Sunday, December 16, 2012

Some SAT Prep Tips from Stobaugh

While unpacking last week I listened to a cassette recording of a homeschool lecture that I purchased used. The lecture was given by James Stobaugh. It was undated but I believe it was from the 1990s, based on a date mentioned as being the latest edition of a book. Also this was before the College Board added the essay, so the lecture addressed the math and English section only.

Stobaugh said he doesn't believe in gaming the system by learning tips and tricks.

The best way to prepare for the vocabulary section is to read high quality literature and the classics in an unabridged form. He said to write down the vocabulary words you encounter that you don't know onto a flashcard and study them casually yet often to memorize them.

Stobaugh also said to take practice tests by using old tests that the College Board publishes.

The lecture was not fear inducing. Stobaugh said homeschoolers have always scored higher than schooled kids on the SAT so homeschoolers are all doing something right. He wanted homeschoolers to focus on academic learning and that high test scores would naturally follow.

On the other hand since I don't have literature loving kids, and since both of my kids have now been diagnosed with reading learning disabilities, heavy reading of unabridged classics has not been the primary reading material in our home. I found the lecture encouraging yet it still left me wondering how in the world my sons will score on the SAT. I am sick of thinking about that and all the hoops that have to be jumped through, to be frank.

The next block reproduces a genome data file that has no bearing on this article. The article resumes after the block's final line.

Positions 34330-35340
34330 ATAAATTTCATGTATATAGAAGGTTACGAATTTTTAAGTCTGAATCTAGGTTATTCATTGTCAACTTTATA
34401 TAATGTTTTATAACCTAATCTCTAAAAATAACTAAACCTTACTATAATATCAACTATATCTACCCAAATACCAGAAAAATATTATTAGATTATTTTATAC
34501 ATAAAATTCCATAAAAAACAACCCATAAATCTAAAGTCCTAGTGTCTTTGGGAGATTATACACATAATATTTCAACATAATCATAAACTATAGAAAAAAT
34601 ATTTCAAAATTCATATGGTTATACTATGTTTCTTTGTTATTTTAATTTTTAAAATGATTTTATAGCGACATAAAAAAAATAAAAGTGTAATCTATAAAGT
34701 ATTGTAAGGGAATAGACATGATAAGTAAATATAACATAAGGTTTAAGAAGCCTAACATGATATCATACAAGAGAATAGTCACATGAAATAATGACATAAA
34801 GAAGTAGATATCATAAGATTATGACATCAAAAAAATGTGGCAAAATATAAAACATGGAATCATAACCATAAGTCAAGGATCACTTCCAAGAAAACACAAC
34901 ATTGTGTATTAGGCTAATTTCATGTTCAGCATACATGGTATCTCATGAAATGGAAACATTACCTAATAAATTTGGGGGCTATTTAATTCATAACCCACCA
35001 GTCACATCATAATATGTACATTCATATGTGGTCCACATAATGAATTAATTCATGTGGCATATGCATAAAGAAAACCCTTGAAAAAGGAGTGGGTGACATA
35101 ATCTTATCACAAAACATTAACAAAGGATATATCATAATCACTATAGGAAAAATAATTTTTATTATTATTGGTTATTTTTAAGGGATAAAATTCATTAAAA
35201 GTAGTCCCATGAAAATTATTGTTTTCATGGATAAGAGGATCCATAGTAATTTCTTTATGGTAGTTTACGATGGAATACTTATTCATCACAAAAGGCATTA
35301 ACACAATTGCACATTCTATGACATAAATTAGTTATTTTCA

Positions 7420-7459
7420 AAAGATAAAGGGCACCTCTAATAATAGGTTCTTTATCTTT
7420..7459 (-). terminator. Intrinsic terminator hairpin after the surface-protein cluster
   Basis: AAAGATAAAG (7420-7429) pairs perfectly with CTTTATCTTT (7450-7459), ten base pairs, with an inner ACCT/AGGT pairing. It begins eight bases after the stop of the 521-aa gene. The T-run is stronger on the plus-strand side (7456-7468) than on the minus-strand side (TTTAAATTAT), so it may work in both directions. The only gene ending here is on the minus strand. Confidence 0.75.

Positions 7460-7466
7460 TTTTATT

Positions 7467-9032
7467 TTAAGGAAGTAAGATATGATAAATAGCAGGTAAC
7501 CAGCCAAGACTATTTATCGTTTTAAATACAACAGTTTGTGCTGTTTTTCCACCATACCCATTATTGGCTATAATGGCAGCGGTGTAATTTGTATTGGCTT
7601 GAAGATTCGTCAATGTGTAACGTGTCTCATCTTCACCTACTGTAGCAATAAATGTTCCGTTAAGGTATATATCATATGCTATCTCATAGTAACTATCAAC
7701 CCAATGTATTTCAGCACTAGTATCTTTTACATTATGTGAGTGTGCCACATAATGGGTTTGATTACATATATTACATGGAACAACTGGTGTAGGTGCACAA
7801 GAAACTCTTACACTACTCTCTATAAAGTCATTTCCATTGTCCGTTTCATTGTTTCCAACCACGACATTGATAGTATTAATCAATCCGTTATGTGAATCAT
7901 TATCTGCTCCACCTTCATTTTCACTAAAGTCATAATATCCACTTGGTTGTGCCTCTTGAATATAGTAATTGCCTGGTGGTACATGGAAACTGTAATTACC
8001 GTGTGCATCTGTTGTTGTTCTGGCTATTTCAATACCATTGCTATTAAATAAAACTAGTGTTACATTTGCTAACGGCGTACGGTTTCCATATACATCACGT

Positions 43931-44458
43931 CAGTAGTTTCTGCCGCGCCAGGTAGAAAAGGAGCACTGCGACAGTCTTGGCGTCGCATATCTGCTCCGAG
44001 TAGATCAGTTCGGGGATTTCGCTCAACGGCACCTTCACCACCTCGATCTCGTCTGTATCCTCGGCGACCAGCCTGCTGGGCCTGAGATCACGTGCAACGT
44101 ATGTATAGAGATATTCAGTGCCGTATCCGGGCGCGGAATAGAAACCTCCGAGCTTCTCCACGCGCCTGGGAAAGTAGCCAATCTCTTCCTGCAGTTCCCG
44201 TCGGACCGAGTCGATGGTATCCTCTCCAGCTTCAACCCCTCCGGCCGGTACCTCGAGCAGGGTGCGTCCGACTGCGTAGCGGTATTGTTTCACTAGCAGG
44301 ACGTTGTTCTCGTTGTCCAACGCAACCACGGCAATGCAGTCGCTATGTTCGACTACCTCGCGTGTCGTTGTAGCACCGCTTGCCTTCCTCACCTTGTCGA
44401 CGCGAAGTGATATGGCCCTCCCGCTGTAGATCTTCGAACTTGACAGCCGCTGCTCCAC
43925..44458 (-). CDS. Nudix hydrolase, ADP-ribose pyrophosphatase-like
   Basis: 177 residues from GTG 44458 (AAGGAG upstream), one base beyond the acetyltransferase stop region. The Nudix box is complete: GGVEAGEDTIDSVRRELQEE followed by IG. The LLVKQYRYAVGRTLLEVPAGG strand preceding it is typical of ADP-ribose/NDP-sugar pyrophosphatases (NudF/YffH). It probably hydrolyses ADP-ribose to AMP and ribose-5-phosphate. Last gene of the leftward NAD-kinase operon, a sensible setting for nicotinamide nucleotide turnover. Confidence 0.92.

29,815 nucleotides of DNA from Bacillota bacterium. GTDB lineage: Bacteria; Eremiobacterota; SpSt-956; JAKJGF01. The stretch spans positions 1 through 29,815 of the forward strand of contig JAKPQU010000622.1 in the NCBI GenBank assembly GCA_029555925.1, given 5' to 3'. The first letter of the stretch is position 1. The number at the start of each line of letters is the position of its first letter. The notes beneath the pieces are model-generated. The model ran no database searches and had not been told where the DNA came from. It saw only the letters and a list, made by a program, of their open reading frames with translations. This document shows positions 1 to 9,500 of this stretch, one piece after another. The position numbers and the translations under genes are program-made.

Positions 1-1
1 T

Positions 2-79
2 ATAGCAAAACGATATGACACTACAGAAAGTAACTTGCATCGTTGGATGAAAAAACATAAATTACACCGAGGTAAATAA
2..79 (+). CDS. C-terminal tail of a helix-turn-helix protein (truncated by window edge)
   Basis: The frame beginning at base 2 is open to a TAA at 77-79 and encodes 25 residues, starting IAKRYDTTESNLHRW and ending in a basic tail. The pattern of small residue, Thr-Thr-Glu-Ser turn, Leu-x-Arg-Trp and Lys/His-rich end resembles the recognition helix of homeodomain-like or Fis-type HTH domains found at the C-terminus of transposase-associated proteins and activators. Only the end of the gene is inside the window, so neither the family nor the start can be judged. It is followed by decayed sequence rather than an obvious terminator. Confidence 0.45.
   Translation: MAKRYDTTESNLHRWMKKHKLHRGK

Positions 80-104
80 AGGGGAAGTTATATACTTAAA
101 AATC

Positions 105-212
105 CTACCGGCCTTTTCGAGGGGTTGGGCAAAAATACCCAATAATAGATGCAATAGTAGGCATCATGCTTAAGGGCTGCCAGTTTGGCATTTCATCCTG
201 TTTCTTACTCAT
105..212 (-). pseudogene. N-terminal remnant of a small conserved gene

Ahermitt said...

Hi Christine, It is very true that heavy reader will naturally do better on the SAT. My daughter did amazingly on the language portion because of her obscene level of reading... she didn't even have to do the flashcard bit, though I highly encouraged it.

For my son, however, who prefers to only read instructional books and non fiction, I found that language roots instruction also provided natural learning and helped build their deciphering skills. I prefer critical thinking workbooks for this purpose.

luv2ski said...

Hi Christine,

Sometimes it just all gets overwhelming. It's a huge learning curve for all of us while blazing new trails with our unique children.


Annie Kate said...

If they have reading/learning disabilities, then why push the SAT? Perhaps they might want to maximize their strengths instead.

As for the SAT,we bought Barron's book and my oldest two did a few practice exams and learned the tips; if you want/need to score well, spend a few hours learning the tips no matter what Stobaugh says. That only makes sense.

But of course, it's the reading/ thinking/ writing/ math skills that make the big difference. I think the extensive reading is what helped my kids do very well.